•  625
    Three Kinds of Idealization
    Journal of Philosophy 104 (12): 639-659. 2007.
    Philosophers of science increasingly recognize the importance of idealization: the intentional introduction of distortion into scientific theories. Yet this recognition has not yielded consensus about the nature of idealization. e literature of the past thirty years contains disparate characterizations and justifications, but little evidence of convergence towards a common position
  •  343
    Despite their best efforts, scientists may be unable to construct models that simultaneously exemplify every theoretical virtue. One explanation for this is the existence of tradeoffs: relationships of attenuation that constrain the extent to which models can have such desirable qualities. In this paper, we characterize three types of tradeoffs theorists may confront. These characterizations are then used to examine the relationships between parameter precision and two types of generality. We sh…Read more
  •  277
    Contemporary literature in philosophy of science has begun to emphasize the practice of modeling, which differs in important respects from other forms of representation and analysis central to standard philosophical accounts. This literature has stressed the constructed nature of models, their autonomy, and the utility of their high degrees of idealization. What this new literature about modeling lacks, however, is a comprehensive account of the models that figure in to the practice of modeling.…Read more
  •  276
    Epistemic Landscapes and the Division of Cognitive Labor
    Philosophy of Science 76 (2): 225-252. 2009.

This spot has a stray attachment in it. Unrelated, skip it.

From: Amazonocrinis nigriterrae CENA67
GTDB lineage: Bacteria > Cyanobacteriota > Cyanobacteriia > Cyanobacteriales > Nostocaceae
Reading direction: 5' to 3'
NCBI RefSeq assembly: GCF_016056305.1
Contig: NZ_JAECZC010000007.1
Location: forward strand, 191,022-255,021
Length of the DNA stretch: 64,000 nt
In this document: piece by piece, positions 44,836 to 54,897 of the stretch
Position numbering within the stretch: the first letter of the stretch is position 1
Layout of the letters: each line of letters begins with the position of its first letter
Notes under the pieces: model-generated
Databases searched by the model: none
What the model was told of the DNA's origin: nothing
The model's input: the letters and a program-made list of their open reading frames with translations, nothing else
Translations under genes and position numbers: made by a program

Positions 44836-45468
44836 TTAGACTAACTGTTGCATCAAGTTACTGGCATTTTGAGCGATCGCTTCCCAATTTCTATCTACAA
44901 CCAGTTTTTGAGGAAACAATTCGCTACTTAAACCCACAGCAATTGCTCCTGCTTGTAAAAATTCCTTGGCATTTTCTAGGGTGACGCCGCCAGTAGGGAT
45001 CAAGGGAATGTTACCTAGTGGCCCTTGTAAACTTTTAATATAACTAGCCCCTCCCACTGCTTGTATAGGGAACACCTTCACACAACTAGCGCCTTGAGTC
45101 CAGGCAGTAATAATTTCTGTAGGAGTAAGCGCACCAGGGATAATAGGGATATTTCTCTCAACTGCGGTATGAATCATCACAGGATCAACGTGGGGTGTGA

Because of its complexity, contemporary scientific research is almost always tackled by groups of scientists, each of which works in a different part of a given research domain. We believe that understanding scientific progress thus requires understanding this division of cognitive labor. To this end, we present a novel agent-based model of scientific research in which scientists divide their labor to explore an unknown epistemic landscape. Scientists aim to climb uphill in this landscape, where…Read more
  •  215
    Robustness Analysis
    Philosophy of Science 73 (5): 730-742. 2006.
    Modelers often rely on robustness analysis, the search for predictions common to several independent models. Robustness analysis has been characterized and championed by Richard Levins and William Wimsatt, who see it as central to modern theoretical practice. The practice has also been severely criticized by Steven Orzack and Elliott Sober, who claim that it is a nonempirical form of confirmation, effective only under unusual circumstances. This paper addresses Orzack and Sober's criticisms by g…Read more
  •  199
    Who is a Modeler?
    British Journal for the Philosophy of Science 58 (2): 207-233. 2007.
    Many standard philosophical accounts of scientific practice fail to distinguish between modeling and other types of theory construction. This failure is unfortunate because there are important contrasts among the goals, procedures, and representations employed by modelers and other kinds of theorists. We can see some of these differences intuitively when we reflect on the methods of theorists such as Vito Volterra and Linus Pauling on the one hand, and Charles Darwin and Dimitri Mendeleev on the…Read more